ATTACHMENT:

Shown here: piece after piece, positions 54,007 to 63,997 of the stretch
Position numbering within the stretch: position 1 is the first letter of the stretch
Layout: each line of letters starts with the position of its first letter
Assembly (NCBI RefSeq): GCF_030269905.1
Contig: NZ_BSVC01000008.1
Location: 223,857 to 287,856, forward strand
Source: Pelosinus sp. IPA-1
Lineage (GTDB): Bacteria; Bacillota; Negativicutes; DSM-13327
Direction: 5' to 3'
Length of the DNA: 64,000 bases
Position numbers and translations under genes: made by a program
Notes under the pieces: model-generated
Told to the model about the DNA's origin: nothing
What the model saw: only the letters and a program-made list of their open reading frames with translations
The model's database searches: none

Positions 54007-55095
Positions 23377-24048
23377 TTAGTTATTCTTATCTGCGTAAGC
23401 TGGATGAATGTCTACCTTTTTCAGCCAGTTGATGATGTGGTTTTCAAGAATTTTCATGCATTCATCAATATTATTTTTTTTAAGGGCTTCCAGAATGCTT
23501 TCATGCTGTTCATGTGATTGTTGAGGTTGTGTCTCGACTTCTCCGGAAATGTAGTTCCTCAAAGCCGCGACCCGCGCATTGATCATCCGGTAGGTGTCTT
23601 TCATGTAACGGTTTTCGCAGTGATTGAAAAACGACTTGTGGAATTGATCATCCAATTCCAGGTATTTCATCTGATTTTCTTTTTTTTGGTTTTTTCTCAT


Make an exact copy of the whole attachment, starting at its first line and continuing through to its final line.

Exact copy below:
Shown here: piece after piece, positions 54,007 to 63,997 of the stretch
Position numbering within the stretch: position 1 is the first letter of the stretch
Layout: each line of letters starts with the position of its first letter
Assembly (NCBI RefSeq): GCF_030269905.1
Contig: NZ_BSVC01000008.1
Location: 223,857 to 287,856, forward strand
Source: Pelosinus sp. IPA-1
Lineage (GTDB): Bacteria; Bacillota; Negativicutes; DSM-13327
Direction: 5' to 3'
Length of the DNA: 64,000 bases
Position numbers and translations under genes: made by a program
Notes under the pieces: model-generated
Told to the model about the DNA's origin: nothing
What the model saw: only the letters and a program-made list of their open reading frames with translations
The model's database searches: none

Positions 54007-55095
Positions 23377-24048
23377 TTAGTTATTCTTATCTGCGTAAGC
23401 TGGATGAATGTCTACCTTTTTCAGCCAGTTGATGATGTGGTTTTCAAGAATTTTCATGCATTCATCAATATTATTTTTTTTAAGGGCTTCCAGAATGCTT
23501 TCATGCTGTTCATGTGATTGTTGAGGTTGTGTCTCGACTTCTCCGGAAATGTAGTTCCTCAAAGCCGCGACCCGCGCATTGATCATCCGGTAGGTGTCTT
23601 TCATGTAACGGTTTTCGCAGTGATTGAAAAACGACTTGTGGAATTGATCATCCAATTCCAGGTATTTCATCTGATTTTCTTTTTTTTGGTTTTTTCTCAT